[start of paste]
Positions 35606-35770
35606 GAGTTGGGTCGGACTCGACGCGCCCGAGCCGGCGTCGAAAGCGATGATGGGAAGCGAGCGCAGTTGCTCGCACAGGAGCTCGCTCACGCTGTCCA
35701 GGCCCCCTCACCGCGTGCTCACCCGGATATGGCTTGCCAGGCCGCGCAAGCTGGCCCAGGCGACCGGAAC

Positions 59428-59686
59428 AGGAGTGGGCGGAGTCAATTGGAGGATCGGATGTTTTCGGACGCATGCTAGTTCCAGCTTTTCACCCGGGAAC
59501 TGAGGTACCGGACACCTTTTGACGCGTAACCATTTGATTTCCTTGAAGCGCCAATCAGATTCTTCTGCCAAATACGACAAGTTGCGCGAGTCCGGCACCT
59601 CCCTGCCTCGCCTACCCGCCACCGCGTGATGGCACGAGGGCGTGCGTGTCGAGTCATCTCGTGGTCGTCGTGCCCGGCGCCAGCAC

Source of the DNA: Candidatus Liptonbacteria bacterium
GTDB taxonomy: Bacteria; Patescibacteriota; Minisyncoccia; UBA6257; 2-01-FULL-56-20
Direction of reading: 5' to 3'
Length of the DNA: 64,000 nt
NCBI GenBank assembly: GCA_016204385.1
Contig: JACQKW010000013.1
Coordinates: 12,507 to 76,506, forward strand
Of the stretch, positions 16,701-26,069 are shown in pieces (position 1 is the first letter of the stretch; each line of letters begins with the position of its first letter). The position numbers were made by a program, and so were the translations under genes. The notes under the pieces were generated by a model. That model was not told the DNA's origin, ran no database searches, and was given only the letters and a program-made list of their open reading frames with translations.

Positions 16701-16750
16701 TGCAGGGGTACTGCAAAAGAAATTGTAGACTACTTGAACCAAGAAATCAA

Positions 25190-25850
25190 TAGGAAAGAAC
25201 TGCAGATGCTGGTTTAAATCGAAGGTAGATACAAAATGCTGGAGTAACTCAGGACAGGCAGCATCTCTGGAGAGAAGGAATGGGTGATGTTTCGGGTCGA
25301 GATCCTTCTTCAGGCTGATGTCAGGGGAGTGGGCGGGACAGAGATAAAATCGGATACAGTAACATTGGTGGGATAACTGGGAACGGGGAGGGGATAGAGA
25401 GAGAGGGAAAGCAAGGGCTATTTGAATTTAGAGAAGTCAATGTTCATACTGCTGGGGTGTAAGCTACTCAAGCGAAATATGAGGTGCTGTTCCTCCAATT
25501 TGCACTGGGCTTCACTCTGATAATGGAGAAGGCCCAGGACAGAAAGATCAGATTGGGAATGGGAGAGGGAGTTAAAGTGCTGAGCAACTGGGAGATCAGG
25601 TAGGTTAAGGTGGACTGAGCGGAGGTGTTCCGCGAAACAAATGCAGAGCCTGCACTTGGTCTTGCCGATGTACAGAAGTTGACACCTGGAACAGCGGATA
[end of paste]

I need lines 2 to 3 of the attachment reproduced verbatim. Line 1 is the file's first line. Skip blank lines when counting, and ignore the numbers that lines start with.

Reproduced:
35606 GAGTTGGGTCGGACTCGACGCGCCCGAGCCGGCGTCGAAAGCGATGATGGGAAGCGAGCGCAGTTGCTCGCACAGGAGCTCGCTCACGCTGTCCA
35701 GGCCCCCTCACCGCGTGCTCACCCGGATATGGCTTGCCAGGCCGCGCAAGCTGGCCCAGGCGACCGGAAC